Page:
Diesel and welding fumes – ‘cancer-causing’ declarations by IARC and their impact on exposure standards
Principal Consultant, Giant Hygiene Services | School of Medical and Health Sciences, Edith Cowan University
Gregor Riese has over 25 years experience in the waste management and material recycling industry and completed his Master of Occupational Hygiene and Toxicology with Edith Cowan University in 2018. Gregor has been part of a team at Edith Cowan University working on a major Commonwealth government project looking at complex mixtures and compliance with GHS requirements. These reviews included examining over 500 recent papers on the health effects of diesel emissions and welding fumes, both of which have been declared "known carcinogens" by the International Agency for Research on Cancer.
The International Agency for Research on Cancer (IARC) declared diesel engine emissions and welding fumes Category 1 carcinogens in 2012 and 2017 respectively. Many exposure standards currently in use are based more on acute effects (eg metal fume fever) rather than long-term carcinogenic effects. Exposure standards based on acute health-effects may not be protective in relation to long-term chronic exposure and risk of cancer. These complex mixtures may also contain chemical substances such as carbon monoxide and nitrogen oxides in diesel emissions, or heavy metals of Ni, Mn, Cr and Zn in welding fumes, that each have their own exposure standards.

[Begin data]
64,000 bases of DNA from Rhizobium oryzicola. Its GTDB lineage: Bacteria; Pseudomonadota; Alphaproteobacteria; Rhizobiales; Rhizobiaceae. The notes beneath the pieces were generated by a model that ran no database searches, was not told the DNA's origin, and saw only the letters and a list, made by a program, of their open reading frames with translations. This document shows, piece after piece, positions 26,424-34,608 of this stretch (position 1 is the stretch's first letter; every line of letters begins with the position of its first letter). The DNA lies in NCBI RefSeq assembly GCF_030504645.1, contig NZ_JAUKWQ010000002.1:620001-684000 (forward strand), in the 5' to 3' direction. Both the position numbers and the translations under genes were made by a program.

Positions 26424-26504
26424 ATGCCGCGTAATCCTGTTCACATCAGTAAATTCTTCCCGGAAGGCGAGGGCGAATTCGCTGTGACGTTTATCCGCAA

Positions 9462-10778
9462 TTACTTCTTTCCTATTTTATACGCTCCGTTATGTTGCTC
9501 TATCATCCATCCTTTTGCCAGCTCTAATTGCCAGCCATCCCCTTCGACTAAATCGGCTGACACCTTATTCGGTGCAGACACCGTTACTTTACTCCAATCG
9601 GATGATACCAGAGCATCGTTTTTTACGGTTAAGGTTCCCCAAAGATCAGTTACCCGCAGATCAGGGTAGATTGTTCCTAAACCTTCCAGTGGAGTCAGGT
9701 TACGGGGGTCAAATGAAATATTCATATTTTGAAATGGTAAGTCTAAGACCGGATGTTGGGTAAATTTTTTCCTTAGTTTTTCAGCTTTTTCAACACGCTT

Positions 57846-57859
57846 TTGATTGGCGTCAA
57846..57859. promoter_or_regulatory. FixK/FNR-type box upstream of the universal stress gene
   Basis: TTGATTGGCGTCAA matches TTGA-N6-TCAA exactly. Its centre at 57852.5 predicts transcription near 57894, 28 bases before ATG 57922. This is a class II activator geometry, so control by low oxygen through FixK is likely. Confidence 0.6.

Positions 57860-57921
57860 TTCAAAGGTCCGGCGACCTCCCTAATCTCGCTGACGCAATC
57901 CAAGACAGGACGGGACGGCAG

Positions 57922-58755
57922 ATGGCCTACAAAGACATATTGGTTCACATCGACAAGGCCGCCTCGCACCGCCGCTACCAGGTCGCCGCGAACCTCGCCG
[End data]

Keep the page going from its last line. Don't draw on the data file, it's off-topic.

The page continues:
There is a relative scarcity of exposure standards internationally in relation to diesel engine emissions, compared to welding fumes, despite the 2012 IARC declaration. This reflects the rapid evolution of diesel engines and the increasing use of biodiesel fuels which power them. A number of international jurisdictions have seen fit not to use historical epidemiological data for diesel exposure because they represent old technology and do not reflect current exposures.
This paper examines what weight should be placed on a “known carcinogen” declaration by IARC in establishing and/or reviewing exposure standards for complex mixtures.
WHS in the Digitalized World – New Opportunities with Building Information Modelling (BIM)
Principal Consultant EHS Risk & Compliance | Jacobs Engineering